Summer is upon us. After resuming my cold-brewing regimen, I'm finding that cold-brewing coffee isn't working as well as I seem to remember it did last summer.
For those unfamiliar with the process, you take ground coffee and let it sit in cold water from 12 to 24 hours, then strain it. You should end up with a coffee concentrate, to which you add hot water.
The main problems are that the coffee is significantly weaker than it was a year ago. I'm using the same proportions, the same volume of water, and, unless I'm misremembering, the same amount of brewing time.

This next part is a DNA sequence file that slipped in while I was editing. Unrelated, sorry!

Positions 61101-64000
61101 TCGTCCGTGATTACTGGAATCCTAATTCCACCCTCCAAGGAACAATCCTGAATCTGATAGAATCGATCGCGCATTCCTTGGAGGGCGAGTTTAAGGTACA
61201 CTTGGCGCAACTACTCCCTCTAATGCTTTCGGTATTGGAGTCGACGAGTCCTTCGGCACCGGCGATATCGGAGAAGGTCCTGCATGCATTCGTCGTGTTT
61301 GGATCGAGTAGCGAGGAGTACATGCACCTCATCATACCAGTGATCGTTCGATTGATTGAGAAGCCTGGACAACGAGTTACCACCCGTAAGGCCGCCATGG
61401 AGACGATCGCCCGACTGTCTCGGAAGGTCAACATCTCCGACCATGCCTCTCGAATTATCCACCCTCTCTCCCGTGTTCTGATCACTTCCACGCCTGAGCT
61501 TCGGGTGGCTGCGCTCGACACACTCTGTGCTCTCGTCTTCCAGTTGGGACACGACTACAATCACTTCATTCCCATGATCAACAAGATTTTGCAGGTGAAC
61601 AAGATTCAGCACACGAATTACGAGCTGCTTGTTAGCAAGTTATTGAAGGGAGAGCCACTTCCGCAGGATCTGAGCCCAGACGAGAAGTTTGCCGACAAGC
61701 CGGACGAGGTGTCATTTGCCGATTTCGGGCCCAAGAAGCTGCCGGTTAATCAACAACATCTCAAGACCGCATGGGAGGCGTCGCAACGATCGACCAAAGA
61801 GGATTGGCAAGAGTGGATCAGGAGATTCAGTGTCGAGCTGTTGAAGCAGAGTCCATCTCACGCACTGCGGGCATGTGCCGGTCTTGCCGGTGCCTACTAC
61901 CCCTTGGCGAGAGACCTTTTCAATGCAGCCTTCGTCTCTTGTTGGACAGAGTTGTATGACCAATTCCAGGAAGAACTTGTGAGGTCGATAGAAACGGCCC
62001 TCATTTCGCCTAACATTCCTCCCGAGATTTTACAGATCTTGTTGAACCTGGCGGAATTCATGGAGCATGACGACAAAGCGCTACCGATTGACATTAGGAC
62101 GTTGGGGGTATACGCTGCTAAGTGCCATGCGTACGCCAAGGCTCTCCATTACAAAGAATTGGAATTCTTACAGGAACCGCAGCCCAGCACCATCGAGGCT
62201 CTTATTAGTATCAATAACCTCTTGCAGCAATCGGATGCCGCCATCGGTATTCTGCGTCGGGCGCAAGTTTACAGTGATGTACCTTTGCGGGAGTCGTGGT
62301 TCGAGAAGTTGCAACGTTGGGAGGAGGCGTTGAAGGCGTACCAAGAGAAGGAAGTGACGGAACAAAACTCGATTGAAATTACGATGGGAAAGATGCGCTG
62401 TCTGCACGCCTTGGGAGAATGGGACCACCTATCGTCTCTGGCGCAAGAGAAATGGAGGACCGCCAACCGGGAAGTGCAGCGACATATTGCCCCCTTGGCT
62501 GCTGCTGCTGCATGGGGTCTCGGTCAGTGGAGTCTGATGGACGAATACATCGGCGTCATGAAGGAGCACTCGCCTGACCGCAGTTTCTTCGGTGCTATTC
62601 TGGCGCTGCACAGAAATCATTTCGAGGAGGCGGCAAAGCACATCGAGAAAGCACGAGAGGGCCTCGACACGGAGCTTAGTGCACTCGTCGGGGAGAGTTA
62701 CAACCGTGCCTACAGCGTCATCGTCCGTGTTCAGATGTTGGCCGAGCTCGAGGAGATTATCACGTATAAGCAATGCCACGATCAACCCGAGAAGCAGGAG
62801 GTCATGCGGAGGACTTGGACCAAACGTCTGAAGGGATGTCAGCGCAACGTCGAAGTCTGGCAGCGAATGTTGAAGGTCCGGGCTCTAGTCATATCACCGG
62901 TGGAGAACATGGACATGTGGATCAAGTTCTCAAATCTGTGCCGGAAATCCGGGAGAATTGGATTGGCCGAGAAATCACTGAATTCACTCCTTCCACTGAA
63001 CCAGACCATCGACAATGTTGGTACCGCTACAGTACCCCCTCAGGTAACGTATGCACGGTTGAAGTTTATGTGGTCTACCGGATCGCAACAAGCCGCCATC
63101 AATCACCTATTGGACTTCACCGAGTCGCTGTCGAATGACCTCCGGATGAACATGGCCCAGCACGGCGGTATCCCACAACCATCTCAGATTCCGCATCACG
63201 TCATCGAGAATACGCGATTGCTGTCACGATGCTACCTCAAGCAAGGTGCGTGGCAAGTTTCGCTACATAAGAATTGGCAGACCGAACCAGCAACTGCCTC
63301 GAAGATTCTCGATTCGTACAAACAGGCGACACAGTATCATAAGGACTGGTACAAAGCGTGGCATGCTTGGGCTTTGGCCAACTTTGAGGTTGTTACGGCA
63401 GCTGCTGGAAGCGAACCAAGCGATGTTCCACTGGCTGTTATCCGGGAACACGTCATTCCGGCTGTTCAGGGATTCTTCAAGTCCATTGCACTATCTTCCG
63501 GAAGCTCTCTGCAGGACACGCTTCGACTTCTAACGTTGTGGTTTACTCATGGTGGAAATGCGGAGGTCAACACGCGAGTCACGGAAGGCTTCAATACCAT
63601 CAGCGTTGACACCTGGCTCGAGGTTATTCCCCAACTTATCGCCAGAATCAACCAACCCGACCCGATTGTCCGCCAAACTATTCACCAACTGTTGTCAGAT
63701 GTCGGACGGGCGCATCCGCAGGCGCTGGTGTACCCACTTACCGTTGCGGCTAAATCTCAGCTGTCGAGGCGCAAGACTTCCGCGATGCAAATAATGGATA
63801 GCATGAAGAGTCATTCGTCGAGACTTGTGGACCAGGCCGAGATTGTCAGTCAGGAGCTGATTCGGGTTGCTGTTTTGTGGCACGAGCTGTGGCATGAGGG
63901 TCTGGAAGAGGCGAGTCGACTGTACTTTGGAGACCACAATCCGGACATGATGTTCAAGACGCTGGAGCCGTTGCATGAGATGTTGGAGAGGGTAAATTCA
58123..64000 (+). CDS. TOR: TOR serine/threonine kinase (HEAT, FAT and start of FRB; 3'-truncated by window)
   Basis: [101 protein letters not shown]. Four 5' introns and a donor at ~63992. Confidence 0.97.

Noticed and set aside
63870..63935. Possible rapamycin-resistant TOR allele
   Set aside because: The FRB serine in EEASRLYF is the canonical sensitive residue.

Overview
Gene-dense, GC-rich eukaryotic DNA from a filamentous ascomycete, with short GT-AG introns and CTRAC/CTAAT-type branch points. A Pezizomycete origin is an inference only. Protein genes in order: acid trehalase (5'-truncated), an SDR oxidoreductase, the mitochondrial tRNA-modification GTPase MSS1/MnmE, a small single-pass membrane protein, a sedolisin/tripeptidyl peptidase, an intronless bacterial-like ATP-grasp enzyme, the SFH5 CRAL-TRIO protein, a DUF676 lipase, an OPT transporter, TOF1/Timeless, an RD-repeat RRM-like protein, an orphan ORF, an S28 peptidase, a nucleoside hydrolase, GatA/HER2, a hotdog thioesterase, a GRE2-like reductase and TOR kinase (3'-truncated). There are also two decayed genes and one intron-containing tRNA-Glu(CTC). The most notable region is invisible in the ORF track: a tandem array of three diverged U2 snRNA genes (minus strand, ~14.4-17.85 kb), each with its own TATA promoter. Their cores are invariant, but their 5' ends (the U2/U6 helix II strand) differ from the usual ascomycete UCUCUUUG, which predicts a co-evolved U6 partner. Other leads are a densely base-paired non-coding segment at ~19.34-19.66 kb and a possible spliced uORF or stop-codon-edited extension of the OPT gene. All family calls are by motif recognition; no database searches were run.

The only way I can get a reasonably strong concentrate is by brewing for 12 hours, replacing the grounds with fresh ones, then brewing for another 12 hours. (I haven't tried a straight 24-hour brew yet.)
I've used three kinds of ground coffee, and the best results are from pre-ground Chock-full-o-nuts. (A local brewer's beans and Peets beans both produced weak, watery coffee that can't be diluted. Both used fresh beans.)
Aside from the obvious (use moar coffee, etc), what can affect the strength of the concentrate? Might the quality of our water have changed? Are there environmental factors to consider?